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  • image SM 39/3/3

Reference number

SM 39/3/3


[2] Design for street front


Elevation and section (verso) rough plan and interior perspective of a room with a bow having three French windows


to a scale of 1/4 inch to 1 foot


as above,Coll Graham

Signed and dated

  • 22/06/1797
    June 22d 1797

Medium and dimensions

Pen , sepia and pale red washes, pricked for transfer, on wove paper (540 x 330) (verso) pencil


Inscriptions by Soane.
The Soane office Day Book for 22 June 1797 has (under Colonel Graham) Jeans / Seward / Good - that is:
Thomas Jeans (c.1775 - 1866), pupil August 1792 - 25 August 1797
Henry Hake Seward (1778 - 1848), pupil and assistant May 1794 - September 1808
Henry Joseph Good (1775 - 1857), pupil January 1795 - January 1799


The elevation shows the attic with two dormer windows rather than the single dormer of drawing [1]. The storey heights (starting with the basement) are given as: 8 feet 6 inches, 11 feet, 12 feet, 9 feet and (attic) 7 feet. The building is 20 feet wide. The elevation shows the toothing often used by Soane. Here it consists of a row of horizontal stretcher bricks in which every other brick is supported by an end-wise brick making a series of T shapes.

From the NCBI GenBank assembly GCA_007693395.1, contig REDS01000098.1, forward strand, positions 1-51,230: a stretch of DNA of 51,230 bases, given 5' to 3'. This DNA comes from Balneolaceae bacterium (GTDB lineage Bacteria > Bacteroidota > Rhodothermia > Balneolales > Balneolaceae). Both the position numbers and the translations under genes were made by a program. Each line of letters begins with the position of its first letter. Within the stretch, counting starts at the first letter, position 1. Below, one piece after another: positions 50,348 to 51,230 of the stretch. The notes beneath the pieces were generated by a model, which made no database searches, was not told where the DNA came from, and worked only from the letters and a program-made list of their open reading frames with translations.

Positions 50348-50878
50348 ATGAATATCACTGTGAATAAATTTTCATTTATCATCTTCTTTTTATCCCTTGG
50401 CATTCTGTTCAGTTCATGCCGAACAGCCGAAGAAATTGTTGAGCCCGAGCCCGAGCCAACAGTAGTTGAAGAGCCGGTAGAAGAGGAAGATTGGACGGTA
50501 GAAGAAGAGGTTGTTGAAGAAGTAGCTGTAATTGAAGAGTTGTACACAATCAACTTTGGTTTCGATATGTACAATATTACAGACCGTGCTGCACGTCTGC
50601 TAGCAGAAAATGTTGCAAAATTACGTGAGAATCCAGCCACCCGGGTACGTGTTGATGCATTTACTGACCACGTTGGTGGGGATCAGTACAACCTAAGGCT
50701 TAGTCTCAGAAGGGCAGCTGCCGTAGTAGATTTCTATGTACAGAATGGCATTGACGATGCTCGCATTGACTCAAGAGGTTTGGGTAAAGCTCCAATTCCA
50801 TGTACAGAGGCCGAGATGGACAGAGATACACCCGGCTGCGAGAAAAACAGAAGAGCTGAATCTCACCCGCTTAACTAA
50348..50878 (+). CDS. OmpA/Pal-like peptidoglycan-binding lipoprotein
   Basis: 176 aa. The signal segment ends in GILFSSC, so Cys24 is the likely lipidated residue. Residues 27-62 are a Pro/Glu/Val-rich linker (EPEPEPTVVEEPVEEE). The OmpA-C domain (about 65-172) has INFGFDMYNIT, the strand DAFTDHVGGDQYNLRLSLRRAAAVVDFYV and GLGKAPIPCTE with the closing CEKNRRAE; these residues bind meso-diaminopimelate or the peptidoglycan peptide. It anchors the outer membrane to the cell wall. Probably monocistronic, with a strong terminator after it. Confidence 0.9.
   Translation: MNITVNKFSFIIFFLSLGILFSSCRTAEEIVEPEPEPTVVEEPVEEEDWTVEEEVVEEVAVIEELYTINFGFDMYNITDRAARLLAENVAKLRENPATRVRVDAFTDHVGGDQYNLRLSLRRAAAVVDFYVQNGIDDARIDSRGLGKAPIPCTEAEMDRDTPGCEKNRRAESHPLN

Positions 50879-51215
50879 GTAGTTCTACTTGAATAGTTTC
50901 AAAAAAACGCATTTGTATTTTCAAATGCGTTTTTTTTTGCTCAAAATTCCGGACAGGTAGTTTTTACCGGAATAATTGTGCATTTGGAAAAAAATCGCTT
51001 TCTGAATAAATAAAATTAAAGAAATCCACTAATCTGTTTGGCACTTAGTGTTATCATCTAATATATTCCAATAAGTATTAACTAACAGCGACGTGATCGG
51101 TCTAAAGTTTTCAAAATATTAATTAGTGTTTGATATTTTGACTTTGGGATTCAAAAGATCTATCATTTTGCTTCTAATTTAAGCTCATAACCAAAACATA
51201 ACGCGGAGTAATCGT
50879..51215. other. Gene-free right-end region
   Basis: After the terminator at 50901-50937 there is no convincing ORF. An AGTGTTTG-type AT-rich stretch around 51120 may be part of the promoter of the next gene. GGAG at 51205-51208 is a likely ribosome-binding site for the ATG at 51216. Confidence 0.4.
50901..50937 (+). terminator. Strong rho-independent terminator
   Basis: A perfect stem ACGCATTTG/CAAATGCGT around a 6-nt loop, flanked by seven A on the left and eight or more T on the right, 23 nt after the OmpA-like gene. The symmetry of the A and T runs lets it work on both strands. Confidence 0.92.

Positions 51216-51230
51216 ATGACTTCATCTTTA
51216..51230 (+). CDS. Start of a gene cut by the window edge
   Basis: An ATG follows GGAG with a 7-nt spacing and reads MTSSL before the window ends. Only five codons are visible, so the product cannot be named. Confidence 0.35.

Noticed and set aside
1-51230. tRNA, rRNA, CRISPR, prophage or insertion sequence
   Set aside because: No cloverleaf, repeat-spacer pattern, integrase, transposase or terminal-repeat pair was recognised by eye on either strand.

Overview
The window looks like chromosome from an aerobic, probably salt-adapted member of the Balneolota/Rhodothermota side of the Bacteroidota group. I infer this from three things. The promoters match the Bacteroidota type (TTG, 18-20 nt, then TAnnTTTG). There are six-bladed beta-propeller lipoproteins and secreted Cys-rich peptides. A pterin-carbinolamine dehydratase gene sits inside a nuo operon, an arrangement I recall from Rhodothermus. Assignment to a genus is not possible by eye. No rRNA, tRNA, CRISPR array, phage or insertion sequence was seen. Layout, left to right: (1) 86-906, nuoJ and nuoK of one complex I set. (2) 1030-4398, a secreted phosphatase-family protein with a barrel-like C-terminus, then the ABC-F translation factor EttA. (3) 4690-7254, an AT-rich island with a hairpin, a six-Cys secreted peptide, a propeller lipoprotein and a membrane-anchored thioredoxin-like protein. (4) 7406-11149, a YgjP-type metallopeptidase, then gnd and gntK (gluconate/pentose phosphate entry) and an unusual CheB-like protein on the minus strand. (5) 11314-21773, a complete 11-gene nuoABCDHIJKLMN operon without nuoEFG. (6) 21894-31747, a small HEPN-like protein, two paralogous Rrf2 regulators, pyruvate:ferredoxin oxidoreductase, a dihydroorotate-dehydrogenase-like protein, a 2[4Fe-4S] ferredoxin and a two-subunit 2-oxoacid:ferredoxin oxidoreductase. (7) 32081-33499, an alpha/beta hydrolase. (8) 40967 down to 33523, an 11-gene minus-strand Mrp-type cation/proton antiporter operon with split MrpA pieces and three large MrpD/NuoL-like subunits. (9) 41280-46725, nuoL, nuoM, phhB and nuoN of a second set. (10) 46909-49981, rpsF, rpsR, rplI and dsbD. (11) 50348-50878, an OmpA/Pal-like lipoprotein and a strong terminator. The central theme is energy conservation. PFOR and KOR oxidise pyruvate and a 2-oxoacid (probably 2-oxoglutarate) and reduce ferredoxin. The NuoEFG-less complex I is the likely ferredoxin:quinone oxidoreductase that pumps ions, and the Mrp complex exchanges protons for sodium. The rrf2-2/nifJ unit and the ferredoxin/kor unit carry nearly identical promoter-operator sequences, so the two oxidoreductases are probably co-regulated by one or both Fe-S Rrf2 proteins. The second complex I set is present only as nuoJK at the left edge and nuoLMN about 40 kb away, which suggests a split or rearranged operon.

The verso has a part-plan of a ceiling which is basically a circle within a square. The perspective shows a three-windowed bow, a panelled door and a chimneypiece. There is a reference on drawing [26] ( which is a design for the library placed in the front room of the first floor) to a 'Balcony ... if possible to project as much as the bow window'. A later drawing (dated 1801) of the front elevation shows it without a bow ( cf. drawing [39]).



Digitisation of the Drawings Collection has been made possible through the generosity of the Leon Levy Foundation

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Sir John Soane's collection includes some 30,000 architectural, design and topographical drawings which is a very important resource for scholars worldwide. His was the first architect’s collection to attempt to preserve the best in design for the architectural profession in the future, and it did so by assembling as exemplars surviving drawings by great Renaissance masters and by the leading architects in Britain in the 17th and 18th centuries and his near contemporaries such as Sir William Chambers, Robert Adam and George Dance the Younger. These drawings sit side by side with 9,000 drawings in Soane’s own hand or those of the pupils in his office, covering his early work as a student, his time in Italy and the drawings produced in the course of his architectural practice from 1780 until the 1830s.

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